In the beginning

In the beginning

I recently attended an Informal Learning Unworkshop facilitated by Harold Jarche. It has inspired me to investigate further blogging and to jump onto the blogging bandwagon.

When blogs first came out, I didn’t see what all the fuss was about. I really didn’t see how they could be applied as a learning tool. I dismissed the idea as a passing fad that would likely die off, as many new technologies are wont to do. The Information Learning Unworkshop helped me re-examine blogging. It has come a long way in the last few years. I think the RSS services have made the technology viable. Without the RSS feeds, you’d have to keep checking websites. I’d never have the patience to keep re-looking. I need the technology to be more of a push then a pull.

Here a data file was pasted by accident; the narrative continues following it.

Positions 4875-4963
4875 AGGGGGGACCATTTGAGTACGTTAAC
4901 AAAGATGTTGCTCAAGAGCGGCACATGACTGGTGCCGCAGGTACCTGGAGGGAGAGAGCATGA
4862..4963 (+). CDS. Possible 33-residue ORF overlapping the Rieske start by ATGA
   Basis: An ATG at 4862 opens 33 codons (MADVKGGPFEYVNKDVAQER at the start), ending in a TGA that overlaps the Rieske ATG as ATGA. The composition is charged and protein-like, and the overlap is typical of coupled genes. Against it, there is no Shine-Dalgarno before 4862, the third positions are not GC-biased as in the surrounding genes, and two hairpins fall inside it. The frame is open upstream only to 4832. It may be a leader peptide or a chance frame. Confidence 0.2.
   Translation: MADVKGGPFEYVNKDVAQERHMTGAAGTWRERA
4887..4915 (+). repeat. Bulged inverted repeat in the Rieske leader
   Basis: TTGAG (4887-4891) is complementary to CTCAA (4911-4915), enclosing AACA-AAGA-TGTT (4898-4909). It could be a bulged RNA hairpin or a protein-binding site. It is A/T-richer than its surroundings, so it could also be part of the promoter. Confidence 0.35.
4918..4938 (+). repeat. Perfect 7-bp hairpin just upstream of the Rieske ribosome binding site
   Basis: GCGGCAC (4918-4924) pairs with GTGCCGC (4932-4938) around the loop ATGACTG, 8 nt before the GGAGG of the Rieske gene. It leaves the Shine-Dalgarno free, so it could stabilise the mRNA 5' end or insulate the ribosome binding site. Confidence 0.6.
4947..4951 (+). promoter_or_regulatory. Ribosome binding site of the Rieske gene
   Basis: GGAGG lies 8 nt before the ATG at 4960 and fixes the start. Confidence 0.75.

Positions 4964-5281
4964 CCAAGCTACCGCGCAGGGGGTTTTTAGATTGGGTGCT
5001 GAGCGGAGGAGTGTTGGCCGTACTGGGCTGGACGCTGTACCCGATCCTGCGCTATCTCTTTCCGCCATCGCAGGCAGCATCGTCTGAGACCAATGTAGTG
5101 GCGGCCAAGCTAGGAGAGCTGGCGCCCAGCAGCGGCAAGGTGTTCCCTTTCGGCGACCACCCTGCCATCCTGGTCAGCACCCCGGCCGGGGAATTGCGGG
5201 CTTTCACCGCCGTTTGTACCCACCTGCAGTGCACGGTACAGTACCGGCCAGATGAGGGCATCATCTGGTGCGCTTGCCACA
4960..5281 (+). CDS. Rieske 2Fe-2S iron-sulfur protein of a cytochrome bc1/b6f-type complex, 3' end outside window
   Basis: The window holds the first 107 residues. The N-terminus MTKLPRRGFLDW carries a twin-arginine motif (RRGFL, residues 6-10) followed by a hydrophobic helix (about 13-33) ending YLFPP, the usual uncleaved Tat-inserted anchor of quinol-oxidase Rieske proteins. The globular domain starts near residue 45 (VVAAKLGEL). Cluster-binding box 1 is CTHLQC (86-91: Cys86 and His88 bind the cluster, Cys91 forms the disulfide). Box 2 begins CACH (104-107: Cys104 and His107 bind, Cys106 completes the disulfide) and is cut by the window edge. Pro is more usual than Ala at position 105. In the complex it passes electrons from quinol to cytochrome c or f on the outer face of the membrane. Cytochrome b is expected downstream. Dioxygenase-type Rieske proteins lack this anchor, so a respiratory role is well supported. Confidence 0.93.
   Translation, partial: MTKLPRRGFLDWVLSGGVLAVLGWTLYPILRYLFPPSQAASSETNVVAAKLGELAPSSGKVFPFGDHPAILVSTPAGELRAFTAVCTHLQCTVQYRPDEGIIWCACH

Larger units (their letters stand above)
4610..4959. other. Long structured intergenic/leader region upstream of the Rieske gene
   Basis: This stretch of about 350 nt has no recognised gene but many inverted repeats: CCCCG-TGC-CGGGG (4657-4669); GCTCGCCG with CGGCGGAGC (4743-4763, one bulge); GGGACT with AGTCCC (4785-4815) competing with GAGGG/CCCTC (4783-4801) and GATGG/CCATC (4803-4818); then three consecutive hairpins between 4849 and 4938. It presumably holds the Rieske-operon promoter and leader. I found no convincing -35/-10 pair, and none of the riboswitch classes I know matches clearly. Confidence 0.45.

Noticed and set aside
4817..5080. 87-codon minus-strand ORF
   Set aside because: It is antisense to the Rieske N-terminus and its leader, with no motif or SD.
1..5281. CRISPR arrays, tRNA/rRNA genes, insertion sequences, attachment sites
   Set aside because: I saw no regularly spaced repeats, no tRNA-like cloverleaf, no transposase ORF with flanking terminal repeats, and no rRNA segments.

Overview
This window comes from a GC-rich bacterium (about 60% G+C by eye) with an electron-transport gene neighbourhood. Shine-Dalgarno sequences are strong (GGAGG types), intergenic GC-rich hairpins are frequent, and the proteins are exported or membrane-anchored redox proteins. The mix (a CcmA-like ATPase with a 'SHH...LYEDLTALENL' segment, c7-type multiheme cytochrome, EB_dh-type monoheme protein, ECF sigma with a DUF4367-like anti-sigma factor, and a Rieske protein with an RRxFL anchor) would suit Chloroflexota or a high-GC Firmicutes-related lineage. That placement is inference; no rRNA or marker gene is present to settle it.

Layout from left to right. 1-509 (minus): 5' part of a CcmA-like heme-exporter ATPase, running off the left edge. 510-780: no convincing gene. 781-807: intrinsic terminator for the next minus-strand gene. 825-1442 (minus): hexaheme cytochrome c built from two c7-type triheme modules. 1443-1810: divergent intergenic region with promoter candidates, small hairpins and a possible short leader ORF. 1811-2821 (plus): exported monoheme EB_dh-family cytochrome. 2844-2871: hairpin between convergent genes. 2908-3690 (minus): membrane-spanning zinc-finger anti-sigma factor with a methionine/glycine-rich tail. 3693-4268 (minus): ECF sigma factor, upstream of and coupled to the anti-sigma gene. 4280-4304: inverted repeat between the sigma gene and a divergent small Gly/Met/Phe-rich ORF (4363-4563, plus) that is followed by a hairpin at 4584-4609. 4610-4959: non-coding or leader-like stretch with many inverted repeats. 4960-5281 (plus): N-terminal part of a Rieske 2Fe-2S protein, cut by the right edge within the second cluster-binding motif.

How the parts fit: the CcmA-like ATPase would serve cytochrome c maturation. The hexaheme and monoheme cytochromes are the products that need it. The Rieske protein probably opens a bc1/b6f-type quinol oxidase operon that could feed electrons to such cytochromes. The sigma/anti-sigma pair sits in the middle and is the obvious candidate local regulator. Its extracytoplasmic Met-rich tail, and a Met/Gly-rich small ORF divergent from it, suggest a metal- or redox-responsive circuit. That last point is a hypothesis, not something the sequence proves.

Blog + RSS is a pull-push technology. I still need to go to a website to see my feeds, but I don’t need to go to each blog, and I don’t need to remember which blogs I care about. I go to one site, my Internet based RSS reader, and all the blogs I care about are available. What’s great about that, is that I only need to remember one URL! … So, the blog is a pull and the RSS is a push (ish) … hence pull-push.

Now, I have one more URL to remember, the URL to post to this Blog!

The Human Internet
Whilst skiing in the Gatineau Hills yesterday, it occurred to me that blogging makes the Internet human. Actually, it makes the websites on the Internet human. Before the blogging craze, you had static websites that people occasionally updated. They were very impersonal, and typically contained information, but didn’t contain things like, “this is what I did on my vacation”. When you read a persons blog, you see some of their personality. They are human. So blogs make the Internet human.

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